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Investigation of the Hoyle state in 12C and the related triple alpha reaction rate

Eriksen, Tomas

Description

The fusion of three alpha particles to form the excited Hoyle state in ¹²C, and subsequent electromagnetic decay to the ground state, is the only known pathway to synthesis of stable carbon in the Universe. This process takes place in red giant stars, in which the helium density and temperature are su ciently high for three α particles to fuse. The Hoyle state is located energetically above the ⁸Be + α and 3α energies, which makes it a resonance for the triple-α process, and thus greatly...[Show more]

dc.contributor.authorEriksen, Tomas
dc.date.accessioned2018-09-17T06:26:07Z
dc.date.available2018-09-17T06:26:07Z
dc.identifier.otherb53531942
dc.identifier.urihttp://hdl.handle.net/1885/147678
dc.description.abstractThe fusion of three alpha particles to form the excited Hoyle state in ¹²C, and subsequent electromagnetic decay to the ground state, is the only known pathway to synthesis of stable carbon in the Universe. This process takes place in red giant stars, in which the helium density and temperature are su ciently high for three α particles to fuse. The Hoyle state is located energetically above the ⁸Be + α and 3α energies, which makes it a resonance for the triple-α process, and thus greatly enhances the production of carbon. This also means that the Hoyle state is unstable to α breakup, and consequently, the probability that the Hoyle state decays electromagnetically to a stable con guration of ¹²C is very small, only about 0.04%. After over 60 years of research, the electromagnetic branching ratio is only known with 10% accuracy, and the adopted value mainly relies on measurements from the 1960-70s. The rate of the triple-α process depends directly on the tiny radiative decay branch of the Hoyle state, and it is imperative for astrophysical modeling to reduce its uncertainty. The present work focuses on a series of pair conversion measurements of transitions from the two first excited states in ¹²C, populated by the (p; p') reaction at 10.5 MeV beam energy. The measurements were carried out with the Super-e spectrometer at the Australian National University, where the beam was delivered by the 14UD tandem accelerator. The experiments were conducted with aim to deduce an accurate value on the radiative width of the Hoyle state, by a novel method. Another goal was to deduce a new, improved value on the partial E0 decay branching ratio. Two new values on the radiative width, based on new and averaged measurements, are discussed, and a new value on the E0 branching ratio is recommended. The values are Γrad = 2:29(24) meV, Γrad = 3:27(57) meV, and Γ(E0)/Γ = 7:19(37)*10⁶, respectively. In order to have confidence in the measurements, a great deal of work was put into characterization of the spectrometer transmission and detection efficiency. A part of this characterization involved the analysis of conversion electron and internal pair spectra of transitions in ⁵⁴Fe, which has a clean energy spectrum that includes a strong E0 transition. Besides being a test case, the experiment is also part of a campaign to obtain high precision spectroscopy data on excited 0+ states and E0 transitions in the N ≈ Z ≈ 28 region of the nuclear chart. Shape co-existence and collective vibrations in the vicinity of the Z = N = 28 closed shells are continuously challenging our basic understanding of the nuclear structure, and experimental data are essential. As physics results emerged from the data, a more comprehensive analysis became a part of this thesis. Two deformed band structures, built on the 0+2 and 2+2 levels, were identfi ed, and properties of the 0+3 state were deduced.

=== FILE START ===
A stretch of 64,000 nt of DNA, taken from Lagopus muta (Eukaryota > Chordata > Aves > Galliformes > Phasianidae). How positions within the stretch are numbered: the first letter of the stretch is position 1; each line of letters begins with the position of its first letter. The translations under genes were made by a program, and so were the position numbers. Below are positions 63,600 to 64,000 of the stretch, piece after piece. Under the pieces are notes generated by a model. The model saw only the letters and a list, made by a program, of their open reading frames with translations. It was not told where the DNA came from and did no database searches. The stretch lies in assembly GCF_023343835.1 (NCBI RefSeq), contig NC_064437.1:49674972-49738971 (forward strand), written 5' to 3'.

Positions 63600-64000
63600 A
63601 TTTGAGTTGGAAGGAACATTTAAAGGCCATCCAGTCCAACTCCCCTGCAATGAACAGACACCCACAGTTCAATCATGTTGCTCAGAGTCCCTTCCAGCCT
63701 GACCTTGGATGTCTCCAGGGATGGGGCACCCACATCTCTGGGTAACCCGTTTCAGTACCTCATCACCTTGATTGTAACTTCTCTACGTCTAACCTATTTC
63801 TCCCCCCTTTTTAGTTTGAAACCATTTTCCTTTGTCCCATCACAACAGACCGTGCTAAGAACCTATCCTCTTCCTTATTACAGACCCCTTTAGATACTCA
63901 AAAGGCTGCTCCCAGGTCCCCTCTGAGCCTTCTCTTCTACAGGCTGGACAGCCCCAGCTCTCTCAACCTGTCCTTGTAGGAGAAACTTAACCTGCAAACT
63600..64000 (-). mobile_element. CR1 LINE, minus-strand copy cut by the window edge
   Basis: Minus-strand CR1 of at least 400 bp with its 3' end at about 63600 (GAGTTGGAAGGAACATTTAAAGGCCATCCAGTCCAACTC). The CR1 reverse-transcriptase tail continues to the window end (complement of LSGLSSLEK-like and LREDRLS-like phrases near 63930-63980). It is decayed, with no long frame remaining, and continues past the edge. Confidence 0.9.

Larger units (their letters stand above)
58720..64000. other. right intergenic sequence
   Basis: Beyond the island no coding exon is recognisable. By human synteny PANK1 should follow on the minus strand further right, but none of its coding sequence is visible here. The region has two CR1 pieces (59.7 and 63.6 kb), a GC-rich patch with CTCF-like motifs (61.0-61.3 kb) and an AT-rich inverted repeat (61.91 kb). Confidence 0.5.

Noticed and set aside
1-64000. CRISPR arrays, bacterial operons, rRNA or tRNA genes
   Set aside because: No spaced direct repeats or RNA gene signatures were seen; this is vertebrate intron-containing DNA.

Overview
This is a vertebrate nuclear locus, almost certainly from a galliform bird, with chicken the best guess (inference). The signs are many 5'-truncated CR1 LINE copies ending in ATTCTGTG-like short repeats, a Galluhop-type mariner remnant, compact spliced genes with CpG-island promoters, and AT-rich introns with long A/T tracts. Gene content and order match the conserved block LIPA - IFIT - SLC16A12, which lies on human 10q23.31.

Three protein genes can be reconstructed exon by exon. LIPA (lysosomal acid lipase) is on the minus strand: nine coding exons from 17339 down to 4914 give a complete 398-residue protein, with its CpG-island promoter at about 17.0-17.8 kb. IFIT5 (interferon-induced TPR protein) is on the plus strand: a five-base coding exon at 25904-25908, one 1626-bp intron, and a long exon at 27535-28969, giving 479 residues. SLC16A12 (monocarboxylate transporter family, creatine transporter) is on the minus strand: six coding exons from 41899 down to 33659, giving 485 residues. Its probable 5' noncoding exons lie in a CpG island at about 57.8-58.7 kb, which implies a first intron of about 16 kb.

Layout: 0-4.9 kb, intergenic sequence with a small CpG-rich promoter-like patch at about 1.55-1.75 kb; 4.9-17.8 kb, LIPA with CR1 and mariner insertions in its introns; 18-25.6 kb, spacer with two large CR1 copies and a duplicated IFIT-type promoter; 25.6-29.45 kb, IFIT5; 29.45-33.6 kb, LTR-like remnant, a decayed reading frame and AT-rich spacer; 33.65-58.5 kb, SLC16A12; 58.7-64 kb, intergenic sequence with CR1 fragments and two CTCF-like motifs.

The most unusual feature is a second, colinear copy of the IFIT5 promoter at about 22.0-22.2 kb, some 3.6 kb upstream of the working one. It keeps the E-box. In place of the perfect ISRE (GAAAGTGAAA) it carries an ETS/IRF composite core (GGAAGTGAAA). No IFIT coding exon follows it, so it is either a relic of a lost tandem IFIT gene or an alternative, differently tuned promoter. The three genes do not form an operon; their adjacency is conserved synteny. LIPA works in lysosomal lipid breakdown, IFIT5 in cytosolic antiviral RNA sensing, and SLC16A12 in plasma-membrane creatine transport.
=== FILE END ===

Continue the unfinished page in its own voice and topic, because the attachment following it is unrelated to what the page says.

dc.language.isoen_AU
dc.subjectnuclear physics
dc.subjectHoyle state
dc.subjecttriple-alpha process
dc.subjectnucleosynthesis
dc.titleInvestigation of the Hoyle state in 12C and the related triple alpha reaction rate
dc.typeThesis (PhD)
local.contributor.supervisorKibedi, Tibor
local.contributor.supervisorcontacttibor.kibedi@anu.edu.au
dcterms.valid2018
local.description.notesthe author deposited 17/09/18
local.type.degreeDoctor of Philosophy (PhD)
dc.date.issued2018
local.contributor.affiliationDepartment of Nuclear Physics, Research School of Physics and Engineering, The Australian National University
local.identifier.doi10.25911/5d63beac968e0
local.mintdoimint
CollectionsOpen Access Theses

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